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AI Replacing Analysts Writing Reports

Jun 27, 2018

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MiFID II, imposed in January 2018 as a replacement of the original MiFID guidelines which were enacted in November 2007, is a legislative framework designed to protect European investors. MiFID II includes a string of new regulations, including requiring investors to pay for equity research as a standalone product, rather than bundling the costs into trading commissions. This development has had a significantly negative impact on European research houses, with numerous firms reporting that their research revenue has declined by upwards of 30% due to the new MiFID II restrictions. 


As a result of decreasing research revenue streams, many European banks are seeking cost cutting initiatives to maintain profitability. One of the cost reduction efforts by these banks is the automation of research and analyst reports. Commerzbank, a German finance group, is working with content automation firm Retresco to adapt Retresco’s technology to determine if it can also generate basic analyst reports. Retresco had originally intended to produce automated sports reports.


The generation of company earnings reports has garnered significant attention from Commerzbank. Michael Spitz, the head of Commerzbank’s research and development unit Mainincubator, posits that the firm’s technology can currently produce quarterly earnings reports that cover 75% of the material that a human analyst would be able to. Quarterly earnings reports tend to have a uniform structure, and the source documents used for earnings reports are often generated using a relatively homogenous reporting standard. The relative consistency of earnings reports improves the probability that a machine learning program will be able to successfully navigate these reports and extract useful information. Natural language processing tools can then be utilized to contextualize relevant data.


Despite the significant potential benefits of using AI to conduct research, there are roadblocks to consider. Developing automation on such a large scale often takes time to successfully implement. Commerzbank’s machine learning project, for instance, is still in its infancy and it may take several years to produce quality reports. There are further concerns about the ability of AI to handle unique cases, which may require critical thinking by a human. If the inputs or sources for a report are not standard and require a higher level of cognition, it may be beyond the ability of an AI system to analyze these reports. There is uncertainty regarding machine learning’s ability to ever produce work that is truly comparable to that of a quality researcher.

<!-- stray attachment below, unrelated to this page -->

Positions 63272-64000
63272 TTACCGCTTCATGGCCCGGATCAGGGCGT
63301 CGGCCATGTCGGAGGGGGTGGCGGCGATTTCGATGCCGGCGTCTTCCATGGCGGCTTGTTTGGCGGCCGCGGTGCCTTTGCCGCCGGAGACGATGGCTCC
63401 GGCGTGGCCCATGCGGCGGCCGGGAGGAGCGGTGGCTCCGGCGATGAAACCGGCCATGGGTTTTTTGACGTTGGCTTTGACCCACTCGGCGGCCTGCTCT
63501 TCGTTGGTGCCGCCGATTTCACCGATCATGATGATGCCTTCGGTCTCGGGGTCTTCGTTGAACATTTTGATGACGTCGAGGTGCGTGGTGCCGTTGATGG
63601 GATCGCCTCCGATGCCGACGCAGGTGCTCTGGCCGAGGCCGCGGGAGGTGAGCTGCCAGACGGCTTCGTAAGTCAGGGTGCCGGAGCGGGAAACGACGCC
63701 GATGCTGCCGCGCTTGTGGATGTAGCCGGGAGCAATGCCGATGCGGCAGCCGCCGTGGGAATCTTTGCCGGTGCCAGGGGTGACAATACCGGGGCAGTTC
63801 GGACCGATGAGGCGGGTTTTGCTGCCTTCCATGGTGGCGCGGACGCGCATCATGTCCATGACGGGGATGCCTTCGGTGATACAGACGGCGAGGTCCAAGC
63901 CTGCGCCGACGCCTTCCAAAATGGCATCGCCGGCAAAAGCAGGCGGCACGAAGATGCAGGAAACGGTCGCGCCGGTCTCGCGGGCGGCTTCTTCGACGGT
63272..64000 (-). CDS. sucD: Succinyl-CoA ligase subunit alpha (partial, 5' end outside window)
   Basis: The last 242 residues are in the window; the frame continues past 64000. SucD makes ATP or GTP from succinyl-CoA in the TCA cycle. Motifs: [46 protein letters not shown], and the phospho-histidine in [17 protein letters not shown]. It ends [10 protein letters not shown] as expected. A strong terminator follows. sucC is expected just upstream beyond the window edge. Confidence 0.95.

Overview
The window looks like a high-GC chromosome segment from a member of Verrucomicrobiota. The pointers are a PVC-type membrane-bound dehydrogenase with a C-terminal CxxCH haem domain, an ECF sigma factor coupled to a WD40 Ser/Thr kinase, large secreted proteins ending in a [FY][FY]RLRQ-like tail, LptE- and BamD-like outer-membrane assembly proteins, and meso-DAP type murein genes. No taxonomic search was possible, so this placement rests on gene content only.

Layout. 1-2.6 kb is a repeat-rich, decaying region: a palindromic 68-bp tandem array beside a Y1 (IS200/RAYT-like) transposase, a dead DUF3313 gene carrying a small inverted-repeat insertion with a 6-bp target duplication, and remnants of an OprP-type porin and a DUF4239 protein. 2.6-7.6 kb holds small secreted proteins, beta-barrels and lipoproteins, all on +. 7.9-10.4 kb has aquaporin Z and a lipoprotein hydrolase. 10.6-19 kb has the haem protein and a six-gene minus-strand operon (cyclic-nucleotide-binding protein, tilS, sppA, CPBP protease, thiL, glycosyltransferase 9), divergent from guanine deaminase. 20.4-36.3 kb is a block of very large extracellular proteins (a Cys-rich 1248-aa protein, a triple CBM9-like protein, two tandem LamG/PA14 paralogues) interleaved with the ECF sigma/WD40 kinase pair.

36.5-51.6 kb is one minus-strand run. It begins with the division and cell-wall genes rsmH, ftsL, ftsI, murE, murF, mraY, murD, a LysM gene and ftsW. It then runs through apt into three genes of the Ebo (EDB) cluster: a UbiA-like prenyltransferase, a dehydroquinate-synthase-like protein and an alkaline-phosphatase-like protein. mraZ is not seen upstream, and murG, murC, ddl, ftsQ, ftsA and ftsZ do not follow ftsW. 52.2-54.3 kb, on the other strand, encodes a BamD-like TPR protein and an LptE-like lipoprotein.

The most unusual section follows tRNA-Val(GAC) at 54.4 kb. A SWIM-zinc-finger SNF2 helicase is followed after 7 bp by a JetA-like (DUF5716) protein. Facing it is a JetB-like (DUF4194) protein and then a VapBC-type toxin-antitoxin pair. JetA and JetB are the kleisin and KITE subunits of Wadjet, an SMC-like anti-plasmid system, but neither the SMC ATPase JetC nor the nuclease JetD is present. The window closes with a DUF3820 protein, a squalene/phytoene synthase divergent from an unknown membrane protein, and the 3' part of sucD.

Regulatory demands may also be an issue when implementing an automated reporting system. Every research publication that is generated must meet certain criteria in order to be deemed compliant with the financial guidelines in place. A machine learning program can be taught regulatory rules, but there are nuances and different use cases that may be incomprehensible to a machine. 


Concerns regarding the time, resource costs, and technical ability necessary to develop a functional AI research mechanism do not seem to be deterring many banks. Pressure to maintain high levels of profitability, in combination with slowing revenue, is driving banks to find alternative methods for meeting performance goals. Cost reduction through automation appears to be a logical step towards this objective.

 

To view the article source for this piece: 

https://www.ft.com/content/5cd1256e-7570-11e8-aa31-31da4279a601?ftcamp=engage%2Femail%2Fnewsletters%2Fsmart_brief%2Fsmartbriefnewsletterscontrafcf%2Fauddev&segid=0800933